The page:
“I Can’t Breathe” calls attention to the injustice that the Black community faces with these lyrics: “All the corruption, injustice, the same crimes / Always a problem if we do or don’t fight / And we die, we don’t have the same rights.” She then asks the listener: “Will anyone fight for me?” This is a question that a lot of folks have been asking for for generations because the progress to eradicate racism is slow and resisted so fervently. But it’s a question even children at protests are asking today. Fairly frequently, Black people take on the tiresome task of having to explain that racism is still a problem in the United States, while responding to critiques about their approach to protesting and calling out injustice.
Kamasi Washington – “Fists of Fury”
“Fists of Fury” off of Washington’s album, Heaven and Earth, is a call to action for the Black community to stand up and combat injustice. Black people have been asking for justice politely, angrily, violently, calmly, and eloquently, for decades and all of these forms have been met with stiff resistance, extensive critique, or complete disinterest, with little to no resolution to the problems at hand. In unison, vocalists Patrice Quinn and Dwight Trible sing: “Our time as victims is over / We will no longer ask for justice / Instead we will take our retribution.” On his 2015 album, The Epic, Washington wrote music to help heal a broken world, in response to a lot of civil unrest occurring at the time. However, since 2015, not much has changed, so it is understandable that Washington’s music now carries with it an air frustration, if not anger (fury), toward the killings of unarmed Black people and systemic racism — it’s hard to heal a wound that keeps getting reopened.
D Smoke & SiR – “Let Go”
D Smoke and SiR released “Let Go” in the wake of George Floyd’s tragic passing. They speak on police brutality, distrust of the judicial system and racism, and wanting to express themselves whilst feeling trapped inside amidst the COVID-19 pandemic. The chorus goes: “If I shout but ain’t nobody around to hear it / How ‘bout when it echo? / I sing loud to talk to my inner child, he feel it / Your dreams made of Legos / I reach out despite the feeling they out to kill us.” D Smoke made an Instagram post mentioning that he is fed up with the tragic killings of unarmed Black people as well as how the lack of justice and the frequency of these events gives the impression that Black lives are expendable.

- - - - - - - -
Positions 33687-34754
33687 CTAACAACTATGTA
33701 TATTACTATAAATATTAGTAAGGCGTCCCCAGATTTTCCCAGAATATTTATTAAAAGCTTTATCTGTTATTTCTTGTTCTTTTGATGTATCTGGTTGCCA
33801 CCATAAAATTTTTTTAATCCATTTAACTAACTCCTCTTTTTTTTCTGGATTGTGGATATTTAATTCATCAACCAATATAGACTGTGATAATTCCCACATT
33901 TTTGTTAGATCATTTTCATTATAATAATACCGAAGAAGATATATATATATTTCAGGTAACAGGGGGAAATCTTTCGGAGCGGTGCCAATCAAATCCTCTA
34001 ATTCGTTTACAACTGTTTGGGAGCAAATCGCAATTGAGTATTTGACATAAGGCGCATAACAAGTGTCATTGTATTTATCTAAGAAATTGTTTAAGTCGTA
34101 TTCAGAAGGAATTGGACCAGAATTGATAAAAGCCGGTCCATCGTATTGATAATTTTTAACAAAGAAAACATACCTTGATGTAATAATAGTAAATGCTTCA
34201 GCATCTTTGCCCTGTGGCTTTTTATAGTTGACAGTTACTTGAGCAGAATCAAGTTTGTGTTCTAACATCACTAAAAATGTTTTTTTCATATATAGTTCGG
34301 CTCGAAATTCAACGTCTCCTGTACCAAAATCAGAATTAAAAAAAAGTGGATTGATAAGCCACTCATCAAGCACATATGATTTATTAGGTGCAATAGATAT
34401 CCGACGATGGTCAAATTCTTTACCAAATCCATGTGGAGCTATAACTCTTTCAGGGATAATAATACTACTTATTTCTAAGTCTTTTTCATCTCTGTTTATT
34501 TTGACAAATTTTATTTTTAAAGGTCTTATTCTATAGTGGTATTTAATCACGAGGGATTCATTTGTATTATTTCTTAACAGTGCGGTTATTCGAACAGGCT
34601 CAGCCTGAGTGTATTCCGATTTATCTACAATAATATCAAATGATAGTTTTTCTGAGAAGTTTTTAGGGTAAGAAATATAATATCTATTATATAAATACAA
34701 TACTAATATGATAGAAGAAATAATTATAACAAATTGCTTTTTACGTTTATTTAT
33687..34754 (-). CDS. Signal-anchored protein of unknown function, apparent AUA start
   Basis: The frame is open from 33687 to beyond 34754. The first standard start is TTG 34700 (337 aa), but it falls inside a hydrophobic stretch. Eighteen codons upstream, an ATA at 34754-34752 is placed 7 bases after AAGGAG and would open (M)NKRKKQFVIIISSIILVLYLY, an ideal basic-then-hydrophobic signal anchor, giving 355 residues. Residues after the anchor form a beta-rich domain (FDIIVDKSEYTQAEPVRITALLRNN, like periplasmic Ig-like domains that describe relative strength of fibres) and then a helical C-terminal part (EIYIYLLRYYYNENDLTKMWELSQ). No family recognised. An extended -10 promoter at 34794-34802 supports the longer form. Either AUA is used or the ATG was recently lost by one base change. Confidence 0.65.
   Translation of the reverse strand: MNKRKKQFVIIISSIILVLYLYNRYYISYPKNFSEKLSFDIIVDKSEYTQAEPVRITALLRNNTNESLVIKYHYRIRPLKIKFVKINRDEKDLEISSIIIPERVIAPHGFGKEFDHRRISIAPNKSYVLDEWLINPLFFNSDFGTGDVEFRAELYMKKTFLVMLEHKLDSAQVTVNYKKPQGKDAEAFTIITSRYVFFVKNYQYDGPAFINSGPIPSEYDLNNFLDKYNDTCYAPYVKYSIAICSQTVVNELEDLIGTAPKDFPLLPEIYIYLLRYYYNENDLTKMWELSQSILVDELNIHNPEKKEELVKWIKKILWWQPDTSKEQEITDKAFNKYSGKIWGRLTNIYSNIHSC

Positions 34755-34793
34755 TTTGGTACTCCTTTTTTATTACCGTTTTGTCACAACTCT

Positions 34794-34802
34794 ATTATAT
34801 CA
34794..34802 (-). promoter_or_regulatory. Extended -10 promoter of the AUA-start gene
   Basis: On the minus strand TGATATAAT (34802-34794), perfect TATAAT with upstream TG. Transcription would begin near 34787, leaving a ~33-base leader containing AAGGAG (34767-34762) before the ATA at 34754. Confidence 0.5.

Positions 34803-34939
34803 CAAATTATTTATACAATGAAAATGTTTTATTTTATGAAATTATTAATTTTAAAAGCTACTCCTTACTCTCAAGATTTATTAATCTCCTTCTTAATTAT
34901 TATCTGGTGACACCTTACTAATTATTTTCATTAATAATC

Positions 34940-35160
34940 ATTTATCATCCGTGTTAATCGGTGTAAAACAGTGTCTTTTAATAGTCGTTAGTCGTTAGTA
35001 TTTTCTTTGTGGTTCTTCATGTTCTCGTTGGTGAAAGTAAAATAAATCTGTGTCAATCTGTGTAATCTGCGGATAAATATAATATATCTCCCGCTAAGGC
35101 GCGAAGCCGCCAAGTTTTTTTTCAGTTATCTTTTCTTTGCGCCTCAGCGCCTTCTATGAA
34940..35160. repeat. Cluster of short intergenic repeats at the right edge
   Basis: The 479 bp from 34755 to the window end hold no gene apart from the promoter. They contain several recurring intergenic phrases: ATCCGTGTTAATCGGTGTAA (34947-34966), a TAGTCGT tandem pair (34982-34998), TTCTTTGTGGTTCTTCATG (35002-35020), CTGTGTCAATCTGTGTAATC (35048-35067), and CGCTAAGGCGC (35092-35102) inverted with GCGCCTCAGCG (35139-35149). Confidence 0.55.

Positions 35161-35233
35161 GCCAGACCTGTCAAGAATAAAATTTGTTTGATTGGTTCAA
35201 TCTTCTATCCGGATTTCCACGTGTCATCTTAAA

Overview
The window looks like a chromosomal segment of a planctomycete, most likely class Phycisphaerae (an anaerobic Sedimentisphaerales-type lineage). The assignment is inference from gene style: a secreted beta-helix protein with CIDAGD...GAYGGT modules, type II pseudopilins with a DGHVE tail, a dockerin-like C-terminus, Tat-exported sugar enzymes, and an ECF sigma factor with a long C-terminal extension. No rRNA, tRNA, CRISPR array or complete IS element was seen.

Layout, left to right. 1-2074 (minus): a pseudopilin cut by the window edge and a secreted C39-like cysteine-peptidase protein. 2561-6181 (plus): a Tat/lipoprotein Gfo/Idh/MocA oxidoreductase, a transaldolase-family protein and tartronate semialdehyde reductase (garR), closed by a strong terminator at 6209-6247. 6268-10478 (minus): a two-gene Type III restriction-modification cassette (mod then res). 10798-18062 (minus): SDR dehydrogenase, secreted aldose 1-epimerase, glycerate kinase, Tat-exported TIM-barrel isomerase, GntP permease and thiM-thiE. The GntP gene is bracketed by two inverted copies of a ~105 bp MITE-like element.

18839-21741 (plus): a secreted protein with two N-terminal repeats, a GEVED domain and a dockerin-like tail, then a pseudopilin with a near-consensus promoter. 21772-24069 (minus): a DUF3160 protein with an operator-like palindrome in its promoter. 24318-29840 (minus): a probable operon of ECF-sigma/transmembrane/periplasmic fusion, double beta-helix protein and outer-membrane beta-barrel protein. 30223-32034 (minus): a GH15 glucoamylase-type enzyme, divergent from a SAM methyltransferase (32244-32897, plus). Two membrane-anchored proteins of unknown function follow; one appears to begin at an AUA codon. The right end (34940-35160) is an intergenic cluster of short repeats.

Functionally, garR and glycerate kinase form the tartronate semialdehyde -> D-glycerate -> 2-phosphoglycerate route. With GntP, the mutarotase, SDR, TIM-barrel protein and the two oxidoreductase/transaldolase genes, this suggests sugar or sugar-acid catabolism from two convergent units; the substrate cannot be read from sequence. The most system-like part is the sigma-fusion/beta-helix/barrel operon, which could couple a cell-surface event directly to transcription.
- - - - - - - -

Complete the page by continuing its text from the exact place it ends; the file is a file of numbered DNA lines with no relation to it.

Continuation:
Anderson .Paak – “Lockdown” (feat. Jay Rock)
“Lockdown” was released on Juneteenth, the holiday celebrating the emancipation of people who had been enslaved in the United States on June 19, 1865. The song depicts his experiences at a Black Lives Matter protest: “Lil’ tear gas cleared the whole place out / I’ll be back with the hazmat for the next round / We were tryna protest then the fires broke out.” It’s ironic that in his story of his experience peacefully protesting against police violence, he is faced with police violence in the form of tear gas, rubber bullets, and intimidation. He also calls out people who are staying quiet while people are being killed, and people who have “opinions coming from a place of privilege” about protests or how people are expressing their feelings.
The Carters – “Black Effect”
The spoken word intro of The Carters’ “Black Effect” addresses love and most what’s needed most in the world right now, love of humanity. As the song continues, Jay-Z and Beyoncé talk about embracing Blackness by growing out natural hair: “Hmm, the fro that I grow got no perm in it,” and being confident in the features of your body: “Stunt with your curls, your lips, Sarah Baartman hips / Gotta hop into jeans as I hope into my whip yeah.” The song expresses their love for Black culture by intertwining numerous iconic people and contributions to the culture within their lyrics (Malcolm X, Martin Luther King, Freedom Riders, Carmelo Anthony, Lebron James, Ebony Magazine, Essence Magazine, and Mos Def’s song “Umi Says”).
- Terrace Martin – “Pig Feet” (feat. Denzel Curry, Kamasi Washington, G Perico & Daylyt)
- Kendrick Lamar – “The Blacker the Berry”
- Solange – “Don’t Touch My Hair” (feat. Sampha)
- D’Angelo and The Vanguard – “The Charade”
- Noname – “Self”
- Kenneth Whalum – “Might Not Be OK” (feat. Big K.R.I.T.)
- Christian Scott aTunde Adjuah – “K.K.P.D.”
- Esperanza Spalding – “Black Gold”
- John Legend – “Penthouse Floor” (feat. Chance The Rapper)
- A Tribe Called Quest – “We the People”
- Common – “A Song for Assata” (feat. CeeLo Green)
- Beyoncé – “Freedom” (feat. Kendrick Lamar)
- Kirk Franklin – “Revolution”
- Tall Black Guy – “We Gotta Do Better” (feat. Paul Theodore Chandler & Deborah Bond)
- Gorden Campbell & Gene Noble – “Too Many Lost”
- Nate Smith – “Rhythm and Blues: The Peacemaker”
- Ambrose Akinmusire – “Hooded Procession (Read the Names Outloud)”
- Bobby Sparks – “Black Man Running From the Police” (feat. Simon Novsky, Mike “Blaque Dynamite” Mitchell & Todd Parsnow)
- H.E.R. – “I’m Not OK”
- Common – “Letter to the Free” (feat. Bilal)
- John Legend & Common – “Glory”
- Noname – “Blaxploitation”
- Ty Dolla $ign – “No Justice” (feat. Big TC)
- Beyoncé – “Black Parade”
- Usher – “I Cry”
Don’t stop here!